Thursday, November 3, 2016

Behind the Scenes of FST's "Million Dollar Quartet" -- Part 1

It's no secret that I love theater. It's all too easy, though, to consider a production for a few minutes after the curtain has dropped and move on with my life. This is one reason I enjoy the Behind the Scenes classes at Florida Studio Theatre so much. Hearing from the director, production manager and dramaturg, seeing the first read-through of a show, watching the production develop -- it gives me a much deeper appreciation of how many moving parts there are in bringing a play to the stage. Plus it's a ridiculous amount of fun.

"Million Dollar Quartet" is the third production for which I've been taken behind the scenes. While I'm not a fan of any members of the quartet -- Elvis, Jerry Lee Lewis, Carl Perkins and Johnny Cash -- I thought it would be fun to watch a musical take shape.  It has been a blast. 

Jason Cannon
Associate Artist Jason Cannon has been charged with leading the Behind the Scenes program. He also happens to be the director of "Million Dollar Quartet." Jason shared with us the background on the show and why it was selected to kick off FST's Winter Mainstage season.

The appeal, of course, is the music. If you don't know the story, Carl Perkins had a recording session with Sam Phillips at Sun Records on Dec. 4, 1956. Elvis and Jerry Lee Lewis ended up joining him on the recording. Johnny Cash also stopped by that afternoon, but only for about ten minutes. So Cash's inclusion in the recording session in the show diverges from history.

This "memory play" in which Sam recalls his history with each of the singers apparently wasn't particularly well-received in New York. FST believes this is because it's a show best performed in a smallish venue like FST.  With only 237 seats in the Gompertz Theater, audience members will feel a part of the recording session.
Sam Phillips

We learned about Sam Phillips' role in the start of rock 'n' roll. Phillips wanted to get the records of African-American artists on radio stations, but the public wasn't ready. So instead, he found white musicians with a similar sound. This led to an interesting discussion of music appropriation -- think white rappers and German raggae artists.

Phillips was known for wanting "perfection imperfection" in his musicians. He wanted the music to be real and gritty. The phrase "go cat, go" in "Blue Suede Shoes" was not originally in the lyrics. But it came out in the recording session and Phillips decided to keep it.  (While on the topic, I also learned that "Blue Suede Shoes' was written--and first performed--by Carl Perkins. But Elvis hit TV with the song first on the "Ed Sullivan Show," so everyone considered it his song.)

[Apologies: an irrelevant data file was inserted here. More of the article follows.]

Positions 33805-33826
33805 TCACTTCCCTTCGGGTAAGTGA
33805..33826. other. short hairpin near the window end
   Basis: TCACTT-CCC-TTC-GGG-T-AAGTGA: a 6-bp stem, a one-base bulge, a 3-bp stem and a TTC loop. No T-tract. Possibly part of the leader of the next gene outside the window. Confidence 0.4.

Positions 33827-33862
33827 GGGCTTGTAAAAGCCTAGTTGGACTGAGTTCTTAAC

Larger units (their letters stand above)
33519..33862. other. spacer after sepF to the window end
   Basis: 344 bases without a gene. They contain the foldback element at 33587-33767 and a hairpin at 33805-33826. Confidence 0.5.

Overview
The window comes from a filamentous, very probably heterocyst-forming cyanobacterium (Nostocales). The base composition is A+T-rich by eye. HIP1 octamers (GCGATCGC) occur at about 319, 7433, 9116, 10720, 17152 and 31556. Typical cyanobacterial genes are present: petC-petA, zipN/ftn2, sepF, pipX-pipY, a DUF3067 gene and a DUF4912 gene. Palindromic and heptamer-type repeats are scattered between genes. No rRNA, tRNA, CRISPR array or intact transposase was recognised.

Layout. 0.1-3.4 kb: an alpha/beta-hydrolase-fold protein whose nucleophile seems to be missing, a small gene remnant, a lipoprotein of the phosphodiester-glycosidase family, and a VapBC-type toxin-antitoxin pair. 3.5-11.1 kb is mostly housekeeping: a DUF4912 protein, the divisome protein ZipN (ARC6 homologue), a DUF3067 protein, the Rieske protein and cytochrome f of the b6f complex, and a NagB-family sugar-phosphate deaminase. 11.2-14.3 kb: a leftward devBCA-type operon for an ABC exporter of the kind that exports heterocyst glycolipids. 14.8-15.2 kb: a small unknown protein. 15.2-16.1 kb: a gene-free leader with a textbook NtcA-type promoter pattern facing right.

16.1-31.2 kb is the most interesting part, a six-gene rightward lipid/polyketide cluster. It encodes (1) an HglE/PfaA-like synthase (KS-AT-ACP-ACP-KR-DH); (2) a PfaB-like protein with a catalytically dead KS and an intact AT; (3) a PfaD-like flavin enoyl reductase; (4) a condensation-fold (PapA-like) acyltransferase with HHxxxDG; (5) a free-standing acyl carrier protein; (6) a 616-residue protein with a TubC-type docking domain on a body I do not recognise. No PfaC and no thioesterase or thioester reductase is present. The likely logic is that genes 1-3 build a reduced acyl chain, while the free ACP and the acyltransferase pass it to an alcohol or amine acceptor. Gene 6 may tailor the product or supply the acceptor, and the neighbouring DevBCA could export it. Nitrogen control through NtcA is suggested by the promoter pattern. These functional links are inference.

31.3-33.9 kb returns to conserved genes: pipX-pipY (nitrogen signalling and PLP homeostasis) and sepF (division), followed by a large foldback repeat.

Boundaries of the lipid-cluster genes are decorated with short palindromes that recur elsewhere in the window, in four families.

Michelle Pruiett (Dyanne), Kroy Presley (Brother Joe)
 and Joe Ditmeyer (Sam)
We had a fascinating discussion with James Ashford and Jason about casting and Actors' Equity Association rules. FST generally casts a show about eight weeks out from the start of rehearsals, with auditions both locally and in New York. While that might seem to be cutting it a bit tight, actors can quit a gig on two weeks' notice for a better job. If they walk two weeks or less before the show opens, the actor has to pay the theater. But further out than that, the theater has to scramble.

While FST has a strong track record with its actors, it's not because they're getting rich working there. As a smaller theater, FST has a LORT (League of Resident Theaters) D classification. On average, actors at FST make about $650/week (plus housing). I'm stating the obvious when I say that's not a lot of money. Jason shared that one actor got a barrista day job once his show had opened to supplement his income.

Brandyn Day (Jerry Lee), Hunter Brown (Fluke)
and Joe Boover (Elvis)
FST had an ample number of actors to choose from in casting the show. FST's goal was to find actors who had the "flavor" of the icons but who wouldn't play them as cartoons. More than 35 actresses auditioned for the role of Dyanne, Elvis' girlfriend at the time. Michelle Pruiett got the nod.  Joe Boover, who plays Elvis, has been cast in the role in two other productions. Kroy Presley on bass has done the show before as well. The rest of the guys are new to "Million Dollar Quartet."  At a recent rehearsal, Brandyn Day was blazing on the piano as Jerry Lee Lewis introducing Sam and the other guys to "Great Balls of Fire." I can't wait to hear the rest of the cast in action.

"Million Dollar Quartet" may not be the most thought-provoking show you'll see this season, but it will be lots of fun. (Have you gotten the sense yet how much I'm enjoying this class?) Stay tuned for more "behind the scenes."  

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